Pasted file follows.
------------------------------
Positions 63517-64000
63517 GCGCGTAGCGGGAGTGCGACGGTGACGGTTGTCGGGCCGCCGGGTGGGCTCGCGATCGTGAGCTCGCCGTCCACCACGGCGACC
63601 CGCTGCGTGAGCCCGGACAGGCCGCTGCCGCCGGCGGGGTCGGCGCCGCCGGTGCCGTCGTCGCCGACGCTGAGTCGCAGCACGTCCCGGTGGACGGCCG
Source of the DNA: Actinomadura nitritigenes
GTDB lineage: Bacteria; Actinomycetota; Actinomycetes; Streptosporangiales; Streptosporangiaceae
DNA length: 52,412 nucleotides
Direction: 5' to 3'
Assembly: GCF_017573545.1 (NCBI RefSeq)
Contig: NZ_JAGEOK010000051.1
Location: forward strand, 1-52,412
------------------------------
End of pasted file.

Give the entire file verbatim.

Positions 63517-64000
63517 GCGCGTAGCGGGAGTGCGACGGTGACGGTTGTCGGGCCGCCGGGTGGGCTCGCGATCGTGAGCTCGCCGTCCACCACGGCGACC
63601 CGCTGCGTGAGCCCGGACAGGCCGCTGCCGCCGGCGGGGTCGGCGCCGCCGGTGCCGTCGTCGCCGACGCTGAGTCGCAGCACGTCCCGGTGGACGGCCG
Source of the DNA: Actinomadura nitritigenes
GTDB lineage: Bacteria; Actinomycetota; Actinomycetes; Streptosporangiales; Streptosporangiaceae
DNA length: 52,412 nucleotides
Direction: 5' to 3'
Assembly: GCF_017573545.1 (NCBI RefSeq)
Contig: NZ_JAGEOK010000051.1
Location: forward strand, 1-52,412